After spending almost 12 hours of my life watching Netflix’s new documentary, Afrobeats: The Backstory, I feel like a walking history textbook and no one can tell me otherwise. Looking to share my wealth of knowledge, here’s some of the hot gist you should know about Afrobeats and the major players behind its success. 

Boy bands are the foundation of Afrobeats 

Three gbosa for Nigerian boy bands! A major takeaway from Afrobeats: The Backstory is how instrumental early boy bands were in creating the sound we know as Afrobeats today. Bands like The Remedies (Eedris Abdulkareem, Eddy Remedy and Tony Tetuila), Plantashun Boiz (Tuface, Blackface and Faze) and The Trybesmen (Eldee, Kaboom and Freestyle). 

Banky W’s Ebute Metta was inspired by 50 Cent, not Rihanna 

Even though Banky’s Ebute Metta was sung over the beat of Rihanna’s 2007 song, Umbrella, Mr Etomi revealed it was 50 Cent who actually inspired the song. Taking a page from the American rapper known for using popular beats to hype his upcoming projects, Banky made a lot of songs that way to hype his Mr. Capable album. But Ebute Metta blew up so much, he shelved the rest. 

Da Trybe’s Oya was the first Nigerian music video to be banned… here’s why

In 2001, ten rappers decided to hop on a track, spitting bars for 30 seconds each. This track ended up being Da Trybe’s hit song, Oya, with verses from Eldee, Sasha, Kaboom, Freestyle, Dr Sid etc. Even though the music video was a game-changer (the first to be shot with a crane), it was banned because the backup dancers were twerking

The people who banned it would probably have a heart attack watching music videos today. 

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KC’s Limpopo was initially supposed to feature these American artistes

2012 was the year we couldn’t escape Limpopo no matter how much we tried. Although the song marked a significant turning point in KC’s career, he explained in the documentary that he originally created it with a Chris Brown or Trey Songz feature in mind. I’m so glad that didn’t happen. 

What do Dr Sid and Kaffy have in common?

Before giving us Over the Moon, Pop Champagne and Surulere, Dr Sid was a part of Da Trybe (an upgraded version of The Trybesmen). And before that, he was Da Trybe’s official choreographer and backup dancer. 

He’s not the only one who switched, though. Dj Jimmy Jatt was originally a rapper, and Daddy Showkey used to be a, wait for it, military officer. 

Banky helped Wizkid blow, but he didn’t discover him 

There’s no denying Banky W’s role in creating the star we’ve come to know as Wizkid, or Big Wiz, if you’re nasty. But the late OJB Jezreel was the one Wizkid’s mum handed the young singer to for mentorship. Check out this hilarious story of Wizkid being a good boy, as told by OJB’s wife. 

D1 and Keke Ogungbe were influencers before your IG faves

Before your favourite Instagram influencers started influencing fashion, Dayo “D1” Adeneye and Kenny “Keke” Ogungbe were helping brands like Phat Farm and FUBU sell out their baggy clothes just by wearing them on their show, AIT Jamz. All of this was before they even set up Kennis Music which kicked off the careers of Tony Tetuila, 2face and Eedris Abdulkareem. That’s some boss shit right there.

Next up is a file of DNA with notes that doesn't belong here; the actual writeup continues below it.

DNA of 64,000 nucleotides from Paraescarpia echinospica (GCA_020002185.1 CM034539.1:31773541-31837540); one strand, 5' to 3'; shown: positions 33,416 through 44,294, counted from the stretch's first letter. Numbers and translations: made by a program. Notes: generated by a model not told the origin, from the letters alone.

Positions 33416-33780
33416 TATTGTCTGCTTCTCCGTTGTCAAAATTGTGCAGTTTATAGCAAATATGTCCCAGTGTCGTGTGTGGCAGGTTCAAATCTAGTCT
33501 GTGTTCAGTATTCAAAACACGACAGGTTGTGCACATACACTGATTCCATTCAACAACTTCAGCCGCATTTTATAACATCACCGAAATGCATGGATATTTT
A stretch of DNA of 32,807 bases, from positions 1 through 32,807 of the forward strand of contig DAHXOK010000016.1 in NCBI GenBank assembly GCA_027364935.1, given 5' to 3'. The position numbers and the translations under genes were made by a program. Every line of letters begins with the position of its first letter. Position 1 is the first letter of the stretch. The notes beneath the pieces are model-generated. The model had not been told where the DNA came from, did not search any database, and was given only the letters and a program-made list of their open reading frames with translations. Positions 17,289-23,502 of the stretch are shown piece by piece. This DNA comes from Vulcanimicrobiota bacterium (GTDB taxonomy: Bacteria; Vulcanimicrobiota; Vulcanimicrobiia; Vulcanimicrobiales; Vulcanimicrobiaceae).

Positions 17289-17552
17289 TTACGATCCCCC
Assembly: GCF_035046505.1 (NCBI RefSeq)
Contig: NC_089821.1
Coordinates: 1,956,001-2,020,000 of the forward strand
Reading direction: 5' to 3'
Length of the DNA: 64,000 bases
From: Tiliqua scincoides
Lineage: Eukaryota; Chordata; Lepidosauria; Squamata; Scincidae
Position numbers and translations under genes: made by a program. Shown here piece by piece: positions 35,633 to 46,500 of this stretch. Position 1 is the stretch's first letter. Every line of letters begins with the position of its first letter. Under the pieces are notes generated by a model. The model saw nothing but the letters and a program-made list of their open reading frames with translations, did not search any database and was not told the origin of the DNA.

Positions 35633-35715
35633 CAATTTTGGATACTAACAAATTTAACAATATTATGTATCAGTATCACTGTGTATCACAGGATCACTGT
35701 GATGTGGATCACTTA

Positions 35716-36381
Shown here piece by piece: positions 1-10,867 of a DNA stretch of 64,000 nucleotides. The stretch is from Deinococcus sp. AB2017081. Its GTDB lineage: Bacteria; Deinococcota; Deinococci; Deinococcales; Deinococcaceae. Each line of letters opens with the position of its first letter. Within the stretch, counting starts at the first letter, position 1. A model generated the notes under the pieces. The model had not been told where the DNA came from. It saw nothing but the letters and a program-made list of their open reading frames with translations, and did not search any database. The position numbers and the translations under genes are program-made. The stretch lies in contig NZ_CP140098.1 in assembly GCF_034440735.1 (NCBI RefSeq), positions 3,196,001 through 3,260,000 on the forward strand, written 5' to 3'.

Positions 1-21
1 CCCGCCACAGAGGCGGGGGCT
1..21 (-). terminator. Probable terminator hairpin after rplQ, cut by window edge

Fela himself cleared Weird MC’s Allen Avenue 

While most people today know Weird MC for 2006’s Ijoya, her first album, Simply Weird, came out in 1997. The album’s lead single, Allen Avenue, was inspired by Fela Kuti, whose song, Look and Laugh is sampled on the rap track. The song was ahead of its time, but Fela saw the vision when he cleared her to use his song. How many people can say Fela approved of their music? 

The real OGs of Yoruba and Igbo rap are not who you think they are

For the longest time, Dagrin has been credited as the first Yoruba rap artist who passed on the baton to Olamide. The same thing can be said of Big Lo handing over to Ill Bliss and Phyno. But the documentary shows that before Dagrin, there was Lord of Ajasa, and before Big Lo, Nigga Raw was killing things with Obodo. This is what we should be learning in History class. 

The UK scene greatly influenced today’s Afrobeats 

If there’s one thing Afrobeats: The Backstory showed us, it’s the influence of IJGBs on music culture in Nigeria. While Nigeria-based artists created the sounds, Nigerians returning from the diaspora helped organise and package it. Some of these Nigerians include Obi Asika of Storm Records, Keke and D1 of Kennis Music and even the documentary’s creator/director, Ayo Shonaiya, who managed artists like The Trybesmen and Kwam1. 

Burna Boy rarely refers to his music as “Afrobeats”

Burna Boy’s Ye opened new doors for Afrobeats — all facts, no cap. However, it’s interesting to know that Odogwu calls his music Afro-Fusion, not Afrobeats. Why? According to A&R legend Bizzle Osikoya, Burna Boy believes anything Afrobeat (with or without the “s”) is for the Kuti family. While Fela Kuti is considered the grandfather of Afrobeats, Burna wants to start a legacy of his own with Afro-Fusion.

Shizzi was Wizkid’s producer before he created magic with Davido 

We were introduced to Shizzi when Davido shouted his name on Dami Duro. While they both went on to create an iconic producer-artist relationship with songs like Ekuro, Overseas, Gobe and Skelewu, Davido met Shizzi when he was working on Wizkid’s debut album, Superstar. If you didn’t know, Shizzi is also the brilliant mind behind Wizkid’s show-stopping, Love My Baby

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